LinkedIn, dogged by ongoing complaints that its platform is a tool for stalkers, is planning to introduce a “block” feature similar to those in place at other social networks like Facebook and Twitter.
Analyst site AIM Group reported the feature on Tuesday, and LinkedIn has confirmed it to GigaOM; the company did not, however, specify when it will arrive or its reasons for introducing it.
In recent months, the media has assailed the intrusive nature of LinkedIn’s connection tools in articles like “LinkedIn, the creepiest social network,” and female professionals have called attention to how strangers and casual acquaintances use the site’s “InMail” tool to hit on them. (SocialCreeps includes gems like “I am not sure you got my last message on how mesmerizing your eyes are”).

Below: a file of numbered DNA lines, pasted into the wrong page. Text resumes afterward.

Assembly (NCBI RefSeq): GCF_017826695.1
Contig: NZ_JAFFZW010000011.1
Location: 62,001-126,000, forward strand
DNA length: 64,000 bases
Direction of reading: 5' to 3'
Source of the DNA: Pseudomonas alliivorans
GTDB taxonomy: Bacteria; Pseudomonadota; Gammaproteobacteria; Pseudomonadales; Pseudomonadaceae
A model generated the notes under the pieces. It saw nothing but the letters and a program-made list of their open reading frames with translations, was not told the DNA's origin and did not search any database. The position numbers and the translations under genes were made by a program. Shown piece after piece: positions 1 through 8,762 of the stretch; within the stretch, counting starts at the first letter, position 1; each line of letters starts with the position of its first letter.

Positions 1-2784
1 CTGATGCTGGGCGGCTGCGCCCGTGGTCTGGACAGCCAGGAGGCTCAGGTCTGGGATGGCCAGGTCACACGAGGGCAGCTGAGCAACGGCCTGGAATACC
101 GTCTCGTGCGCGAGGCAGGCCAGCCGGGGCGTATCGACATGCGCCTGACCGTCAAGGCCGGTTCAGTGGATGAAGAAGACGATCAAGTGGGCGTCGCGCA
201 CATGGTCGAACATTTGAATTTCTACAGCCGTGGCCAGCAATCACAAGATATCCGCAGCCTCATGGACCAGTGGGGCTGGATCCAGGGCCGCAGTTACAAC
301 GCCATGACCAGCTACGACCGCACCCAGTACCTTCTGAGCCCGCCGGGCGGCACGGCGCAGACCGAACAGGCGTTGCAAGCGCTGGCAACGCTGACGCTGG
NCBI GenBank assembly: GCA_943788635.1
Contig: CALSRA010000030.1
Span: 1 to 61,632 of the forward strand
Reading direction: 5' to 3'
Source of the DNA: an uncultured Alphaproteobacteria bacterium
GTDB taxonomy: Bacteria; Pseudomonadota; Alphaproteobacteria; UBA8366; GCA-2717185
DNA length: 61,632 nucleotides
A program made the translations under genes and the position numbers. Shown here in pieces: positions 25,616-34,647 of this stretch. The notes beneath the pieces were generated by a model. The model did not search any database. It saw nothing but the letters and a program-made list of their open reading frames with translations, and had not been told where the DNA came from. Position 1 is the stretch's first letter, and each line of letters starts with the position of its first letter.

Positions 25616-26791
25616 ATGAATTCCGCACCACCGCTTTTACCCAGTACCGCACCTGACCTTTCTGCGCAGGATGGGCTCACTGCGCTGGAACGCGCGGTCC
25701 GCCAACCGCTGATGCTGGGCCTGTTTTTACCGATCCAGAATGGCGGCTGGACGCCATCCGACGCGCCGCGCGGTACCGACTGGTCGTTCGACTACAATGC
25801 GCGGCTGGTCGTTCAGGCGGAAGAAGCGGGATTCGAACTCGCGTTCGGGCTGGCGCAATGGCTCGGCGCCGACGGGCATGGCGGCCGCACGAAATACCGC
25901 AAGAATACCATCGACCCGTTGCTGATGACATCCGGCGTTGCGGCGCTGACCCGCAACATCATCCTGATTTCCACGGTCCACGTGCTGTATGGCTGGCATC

More seriously, BuzzFeed reported in June on how perpetrators of sexual assault are using the site to harass their victims.
Such issues are not unique to LinkedIn, but other sites have acted sooner to add features to protect users.
LinkedIn was also hit last weekend by a class action lawsuit that accuses it of “breaking into” into its users’ email accounts in order to send repeat invitations to anyone they have every contacted. LinkedIn has adamantly denied the accusations.
It’s unclear to what degree the charges will affect LinkedIn since the site enjoys what amounts to a situational monopoly for professional profiles.